Performance Evaluation and Favoritism: Evidence from Mixed Martial Arts
Pepperdine University, Graziadio School of Business and Management
February 1, 2014
This paper investigates various types of bias and favoritism that may be present in the performance evaluations of state-licensed and state-selected judges for mixed martial arts (MMA) events. Using detailed fighter performance statistics, I analyze round-by-round scoring decisions for major MMA events held in Nevada and California from 2001-2012. Findings do not support hypotheses that judges favor title holders or disfavor fighters given point deductions, but there is support for bias towards heavy favorites and the fighter who won the previous round. Findings provide non-experimental support for possible anchoring and recency bias in a relatively opaque decision environment involving substantial complexity. The results also have strategic implications for MMA fighters and coaches as well as the athletic commissions that license and select the judges.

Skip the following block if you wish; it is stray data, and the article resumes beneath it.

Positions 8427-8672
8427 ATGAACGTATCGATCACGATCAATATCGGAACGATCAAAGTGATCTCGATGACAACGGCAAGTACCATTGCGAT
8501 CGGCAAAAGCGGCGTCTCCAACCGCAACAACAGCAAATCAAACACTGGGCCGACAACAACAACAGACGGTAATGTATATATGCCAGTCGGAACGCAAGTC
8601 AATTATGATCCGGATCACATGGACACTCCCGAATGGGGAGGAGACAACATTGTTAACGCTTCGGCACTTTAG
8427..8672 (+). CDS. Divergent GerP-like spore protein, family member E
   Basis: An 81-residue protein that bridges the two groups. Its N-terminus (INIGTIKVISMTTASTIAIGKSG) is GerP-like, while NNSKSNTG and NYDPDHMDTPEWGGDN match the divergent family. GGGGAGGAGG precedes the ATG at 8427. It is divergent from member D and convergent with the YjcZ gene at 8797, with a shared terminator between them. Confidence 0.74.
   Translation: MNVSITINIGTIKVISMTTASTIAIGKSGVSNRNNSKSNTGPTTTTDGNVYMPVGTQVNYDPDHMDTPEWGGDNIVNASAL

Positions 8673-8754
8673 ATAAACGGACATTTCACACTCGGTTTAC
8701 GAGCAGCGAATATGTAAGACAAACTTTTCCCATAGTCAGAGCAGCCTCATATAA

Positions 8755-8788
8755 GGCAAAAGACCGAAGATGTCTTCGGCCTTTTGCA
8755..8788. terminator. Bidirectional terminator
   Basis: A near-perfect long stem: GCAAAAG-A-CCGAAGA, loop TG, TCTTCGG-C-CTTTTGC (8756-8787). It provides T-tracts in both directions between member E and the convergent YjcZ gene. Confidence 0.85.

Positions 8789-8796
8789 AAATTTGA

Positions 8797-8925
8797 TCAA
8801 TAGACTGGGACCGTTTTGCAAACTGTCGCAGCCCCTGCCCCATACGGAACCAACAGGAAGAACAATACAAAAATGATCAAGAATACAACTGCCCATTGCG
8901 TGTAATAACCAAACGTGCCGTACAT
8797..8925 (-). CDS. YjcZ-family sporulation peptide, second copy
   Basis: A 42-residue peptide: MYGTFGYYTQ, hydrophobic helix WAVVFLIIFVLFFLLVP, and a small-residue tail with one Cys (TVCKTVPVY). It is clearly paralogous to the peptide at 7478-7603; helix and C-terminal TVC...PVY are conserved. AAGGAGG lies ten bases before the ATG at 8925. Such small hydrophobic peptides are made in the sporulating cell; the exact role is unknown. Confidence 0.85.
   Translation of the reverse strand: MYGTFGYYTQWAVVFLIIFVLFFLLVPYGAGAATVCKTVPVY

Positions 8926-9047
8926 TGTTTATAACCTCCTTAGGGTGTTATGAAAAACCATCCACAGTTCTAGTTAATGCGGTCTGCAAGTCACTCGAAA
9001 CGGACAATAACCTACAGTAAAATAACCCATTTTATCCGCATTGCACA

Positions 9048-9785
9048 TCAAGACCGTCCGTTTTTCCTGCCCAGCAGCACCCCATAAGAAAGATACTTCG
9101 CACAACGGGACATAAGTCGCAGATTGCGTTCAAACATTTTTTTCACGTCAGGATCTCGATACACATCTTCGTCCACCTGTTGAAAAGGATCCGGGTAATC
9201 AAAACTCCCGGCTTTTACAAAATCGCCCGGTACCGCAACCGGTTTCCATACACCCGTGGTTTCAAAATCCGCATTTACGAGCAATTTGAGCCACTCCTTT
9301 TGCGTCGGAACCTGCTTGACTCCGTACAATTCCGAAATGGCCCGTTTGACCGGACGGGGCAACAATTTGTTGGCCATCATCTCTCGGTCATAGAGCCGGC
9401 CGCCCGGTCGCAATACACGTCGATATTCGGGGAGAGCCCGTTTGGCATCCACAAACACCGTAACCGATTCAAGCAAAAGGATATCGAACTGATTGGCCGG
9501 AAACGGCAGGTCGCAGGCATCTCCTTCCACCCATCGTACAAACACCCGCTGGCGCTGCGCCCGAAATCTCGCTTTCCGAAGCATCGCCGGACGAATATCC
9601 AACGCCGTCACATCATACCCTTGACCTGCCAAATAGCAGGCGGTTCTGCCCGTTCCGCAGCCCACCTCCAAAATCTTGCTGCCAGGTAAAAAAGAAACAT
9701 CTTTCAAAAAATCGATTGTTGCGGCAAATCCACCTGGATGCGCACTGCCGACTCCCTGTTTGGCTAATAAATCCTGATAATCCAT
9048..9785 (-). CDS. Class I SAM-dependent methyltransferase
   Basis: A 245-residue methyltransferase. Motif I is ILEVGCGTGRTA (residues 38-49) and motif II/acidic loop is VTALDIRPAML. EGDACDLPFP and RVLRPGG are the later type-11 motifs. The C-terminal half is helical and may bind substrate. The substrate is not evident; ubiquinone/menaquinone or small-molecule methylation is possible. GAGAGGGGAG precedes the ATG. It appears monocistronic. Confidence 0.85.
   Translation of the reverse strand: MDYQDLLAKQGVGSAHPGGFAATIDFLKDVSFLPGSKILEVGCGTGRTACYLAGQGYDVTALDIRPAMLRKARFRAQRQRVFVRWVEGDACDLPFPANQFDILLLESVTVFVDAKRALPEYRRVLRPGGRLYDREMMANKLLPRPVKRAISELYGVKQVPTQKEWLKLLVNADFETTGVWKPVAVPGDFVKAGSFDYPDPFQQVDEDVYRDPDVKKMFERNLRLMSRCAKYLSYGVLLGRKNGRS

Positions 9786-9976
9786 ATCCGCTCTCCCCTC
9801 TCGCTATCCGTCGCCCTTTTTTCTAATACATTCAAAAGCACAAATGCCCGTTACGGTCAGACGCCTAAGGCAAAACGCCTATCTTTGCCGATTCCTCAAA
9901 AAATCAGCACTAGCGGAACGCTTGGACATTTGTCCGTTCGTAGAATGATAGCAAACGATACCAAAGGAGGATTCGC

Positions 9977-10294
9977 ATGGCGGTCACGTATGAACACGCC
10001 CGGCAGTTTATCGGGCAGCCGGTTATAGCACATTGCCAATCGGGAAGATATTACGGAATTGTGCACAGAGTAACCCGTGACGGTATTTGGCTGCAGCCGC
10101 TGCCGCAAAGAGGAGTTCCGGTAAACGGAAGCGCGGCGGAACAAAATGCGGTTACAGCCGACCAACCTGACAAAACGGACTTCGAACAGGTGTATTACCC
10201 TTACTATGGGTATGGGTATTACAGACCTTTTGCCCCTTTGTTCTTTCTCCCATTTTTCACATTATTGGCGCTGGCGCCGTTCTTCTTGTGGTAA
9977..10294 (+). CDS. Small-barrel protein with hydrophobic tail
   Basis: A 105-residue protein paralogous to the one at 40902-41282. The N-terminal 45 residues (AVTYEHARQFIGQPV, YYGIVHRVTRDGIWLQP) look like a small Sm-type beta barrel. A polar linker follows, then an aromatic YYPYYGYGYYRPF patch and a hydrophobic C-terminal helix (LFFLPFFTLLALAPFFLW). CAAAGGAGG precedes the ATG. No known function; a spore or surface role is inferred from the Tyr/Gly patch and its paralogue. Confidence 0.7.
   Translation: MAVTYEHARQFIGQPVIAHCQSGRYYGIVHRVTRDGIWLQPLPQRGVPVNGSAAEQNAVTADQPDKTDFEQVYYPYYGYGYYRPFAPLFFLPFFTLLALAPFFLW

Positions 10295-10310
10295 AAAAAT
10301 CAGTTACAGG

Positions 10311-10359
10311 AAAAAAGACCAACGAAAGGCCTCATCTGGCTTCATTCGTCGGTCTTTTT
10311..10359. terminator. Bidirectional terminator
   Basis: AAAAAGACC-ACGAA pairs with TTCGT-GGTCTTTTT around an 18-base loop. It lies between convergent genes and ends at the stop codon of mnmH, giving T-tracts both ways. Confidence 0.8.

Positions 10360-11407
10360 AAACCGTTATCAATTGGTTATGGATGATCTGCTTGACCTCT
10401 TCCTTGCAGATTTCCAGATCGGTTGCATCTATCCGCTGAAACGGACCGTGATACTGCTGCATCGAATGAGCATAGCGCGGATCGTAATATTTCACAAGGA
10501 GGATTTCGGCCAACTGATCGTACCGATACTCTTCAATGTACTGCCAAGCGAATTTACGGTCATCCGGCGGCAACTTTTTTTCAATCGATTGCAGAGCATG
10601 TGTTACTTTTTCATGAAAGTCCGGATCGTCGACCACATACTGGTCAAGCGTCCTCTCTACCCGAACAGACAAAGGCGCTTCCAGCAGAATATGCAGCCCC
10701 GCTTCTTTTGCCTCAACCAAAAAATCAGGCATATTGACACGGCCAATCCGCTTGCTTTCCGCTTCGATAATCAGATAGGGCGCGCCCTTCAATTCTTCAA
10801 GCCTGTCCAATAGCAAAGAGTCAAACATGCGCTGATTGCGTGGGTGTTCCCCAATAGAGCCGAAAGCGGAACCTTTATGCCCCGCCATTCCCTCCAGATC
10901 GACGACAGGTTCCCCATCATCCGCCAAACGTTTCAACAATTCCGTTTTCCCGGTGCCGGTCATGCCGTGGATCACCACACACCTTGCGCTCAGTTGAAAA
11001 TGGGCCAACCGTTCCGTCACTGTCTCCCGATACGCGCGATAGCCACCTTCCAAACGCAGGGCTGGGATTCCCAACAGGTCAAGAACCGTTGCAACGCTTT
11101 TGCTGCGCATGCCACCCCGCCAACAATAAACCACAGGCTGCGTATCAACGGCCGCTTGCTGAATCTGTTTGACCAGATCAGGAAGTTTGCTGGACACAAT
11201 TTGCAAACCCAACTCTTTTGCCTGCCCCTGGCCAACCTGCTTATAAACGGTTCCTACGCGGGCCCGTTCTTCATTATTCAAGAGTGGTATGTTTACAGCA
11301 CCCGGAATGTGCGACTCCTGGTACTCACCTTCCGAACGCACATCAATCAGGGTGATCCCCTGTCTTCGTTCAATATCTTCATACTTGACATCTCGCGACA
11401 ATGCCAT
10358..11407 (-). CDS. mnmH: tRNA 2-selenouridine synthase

Number of Pages in PDF File: 31
Keywords: Anchoring Effect, Favoritism, Judging Bias, Mixed Martial Arts (MMA), Performance Evaluation, Productivity Analysis, Recency Bias
JEL Classification: D03, J44, L83, M59
Date posted: February 15, 2014
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